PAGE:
Apparently a London fog has milk in it making it a pricey latte. I didn’t order a latte and probably should have said something, however, it was actually pretty tasty. So much so that I will make this my own self for about one tenth the price at home and I get to use a fancy non-disposable tupperware tumbler. Nothing but the best for me and uncle Si. That’s a fact Jack.
Drinking 52Tea’s Blackberry & Cream Shou Mei definitely put me in a blackberry mood, and that brought about this somewhat unfortunate sipdown. Truly, this will be a tea that’s dearly missed.
It was interesting drinking those two teas so close to each other, though! The blackberry flavouring was pretty similar/comparable, which really made the difference in base choice very apparent. The white base for Blackberries and Cream was light, and airy but the black by comparison was much richer with a deeper flavour. 52Tea’s blend was coquettish in nature, but Blackberry Cordial? Oooh, Blackberry Cordial was sultry and seductive…
Flavors: Blackberry, Honey, Malt
I’ve always been a fan of What-Cha and the description of the tea on What-Cha’s website made it sound really yummy. The description said ‘butter’, but when I received the tea ‘nutty’ was on the package.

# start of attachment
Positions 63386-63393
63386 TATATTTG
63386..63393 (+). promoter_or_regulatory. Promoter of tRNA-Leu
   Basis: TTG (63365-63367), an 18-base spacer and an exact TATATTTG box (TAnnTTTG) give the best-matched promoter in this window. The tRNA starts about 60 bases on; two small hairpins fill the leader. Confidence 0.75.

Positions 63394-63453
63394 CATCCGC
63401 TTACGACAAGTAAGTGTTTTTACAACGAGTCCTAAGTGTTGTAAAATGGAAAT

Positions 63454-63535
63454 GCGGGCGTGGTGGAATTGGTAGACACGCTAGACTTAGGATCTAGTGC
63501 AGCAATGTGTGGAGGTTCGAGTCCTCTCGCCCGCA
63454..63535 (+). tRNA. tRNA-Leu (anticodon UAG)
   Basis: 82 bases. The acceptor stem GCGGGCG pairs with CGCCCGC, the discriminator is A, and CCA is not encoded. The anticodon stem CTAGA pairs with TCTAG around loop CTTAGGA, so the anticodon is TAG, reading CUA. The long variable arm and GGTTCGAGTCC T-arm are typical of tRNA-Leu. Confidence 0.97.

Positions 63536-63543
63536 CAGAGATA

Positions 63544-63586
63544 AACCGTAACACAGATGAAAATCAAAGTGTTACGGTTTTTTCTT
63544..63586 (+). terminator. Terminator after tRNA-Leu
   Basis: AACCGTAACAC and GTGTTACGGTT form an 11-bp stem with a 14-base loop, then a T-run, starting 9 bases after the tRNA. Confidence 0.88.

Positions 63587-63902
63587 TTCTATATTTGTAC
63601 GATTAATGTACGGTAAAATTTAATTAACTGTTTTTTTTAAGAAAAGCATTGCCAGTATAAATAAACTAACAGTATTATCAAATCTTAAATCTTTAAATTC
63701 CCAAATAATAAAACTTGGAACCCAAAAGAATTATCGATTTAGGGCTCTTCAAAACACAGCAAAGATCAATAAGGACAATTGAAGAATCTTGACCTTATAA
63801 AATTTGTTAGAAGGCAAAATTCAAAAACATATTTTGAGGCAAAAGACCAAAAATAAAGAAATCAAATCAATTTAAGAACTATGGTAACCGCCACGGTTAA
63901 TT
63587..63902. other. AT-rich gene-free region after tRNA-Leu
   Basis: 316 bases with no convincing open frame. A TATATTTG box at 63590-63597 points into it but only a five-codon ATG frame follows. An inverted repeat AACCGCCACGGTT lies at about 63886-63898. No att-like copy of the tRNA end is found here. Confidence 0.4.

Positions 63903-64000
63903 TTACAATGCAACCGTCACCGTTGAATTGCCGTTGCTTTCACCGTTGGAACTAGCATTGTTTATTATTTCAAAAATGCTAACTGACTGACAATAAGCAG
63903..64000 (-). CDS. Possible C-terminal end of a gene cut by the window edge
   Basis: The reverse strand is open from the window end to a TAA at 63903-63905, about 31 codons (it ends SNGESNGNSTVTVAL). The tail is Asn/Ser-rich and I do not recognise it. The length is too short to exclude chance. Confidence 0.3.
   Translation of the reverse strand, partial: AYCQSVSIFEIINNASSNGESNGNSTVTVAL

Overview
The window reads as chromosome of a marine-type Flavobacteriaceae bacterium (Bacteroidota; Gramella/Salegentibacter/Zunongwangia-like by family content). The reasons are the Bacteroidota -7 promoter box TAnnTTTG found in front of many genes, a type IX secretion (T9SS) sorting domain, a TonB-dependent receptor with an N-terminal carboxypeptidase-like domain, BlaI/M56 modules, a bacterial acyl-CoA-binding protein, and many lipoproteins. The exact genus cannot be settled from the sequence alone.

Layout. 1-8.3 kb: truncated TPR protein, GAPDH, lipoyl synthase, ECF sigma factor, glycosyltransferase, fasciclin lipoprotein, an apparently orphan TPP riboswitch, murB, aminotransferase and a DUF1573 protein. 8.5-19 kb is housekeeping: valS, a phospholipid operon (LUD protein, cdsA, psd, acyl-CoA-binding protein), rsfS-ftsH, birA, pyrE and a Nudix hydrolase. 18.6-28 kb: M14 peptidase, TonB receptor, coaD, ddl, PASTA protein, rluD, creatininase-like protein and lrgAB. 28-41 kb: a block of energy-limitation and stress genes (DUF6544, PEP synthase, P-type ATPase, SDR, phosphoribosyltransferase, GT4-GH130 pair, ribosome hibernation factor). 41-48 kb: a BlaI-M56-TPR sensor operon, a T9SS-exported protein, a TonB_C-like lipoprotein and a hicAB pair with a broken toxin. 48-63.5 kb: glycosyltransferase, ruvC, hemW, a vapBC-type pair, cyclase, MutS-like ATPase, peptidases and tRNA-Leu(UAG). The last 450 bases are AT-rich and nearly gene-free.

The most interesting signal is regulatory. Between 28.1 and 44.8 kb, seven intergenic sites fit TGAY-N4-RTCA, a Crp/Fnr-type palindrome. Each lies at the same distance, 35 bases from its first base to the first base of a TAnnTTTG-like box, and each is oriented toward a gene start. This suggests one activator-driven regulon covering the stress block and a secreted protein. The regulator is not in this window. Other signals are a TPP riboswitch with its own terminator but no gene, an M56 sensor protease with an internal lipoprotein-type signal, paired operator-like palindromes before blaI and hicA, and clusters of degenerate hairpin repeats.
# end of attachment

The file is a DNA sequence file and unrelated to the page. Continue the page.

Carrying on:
Anyways, I brewed this tea in my vessel gong-fu style and I first noticed a nutty-creamy taste. It had a cocoa powder after taste that indicated a medium roast. As I brewed this tea it became more pungent and kept packing on a more powerful punch. In it’s medium steeps it started go quickly from smooth to bitter and rough. In its later steeps the nutty flavors started to get more sharp and pungent.
Overall, this wasn’t one of my favorite oolongs. I feel like other people might enjoy it for the fact it carries such a strong punch. I believe this would be a good oolong to introduce a coffee drinker who is ready to make the transition into tea.
Flavors: Bitter, Cocoa, Nutty, Roasted
With only two YQH samples, I have been very picky on when I’ll use them. Today was beautiful outside and I just got the 6th book of the new printing of Master Keaton in the mail: https://www.instagram.com/p/BC_UbhwRYLN/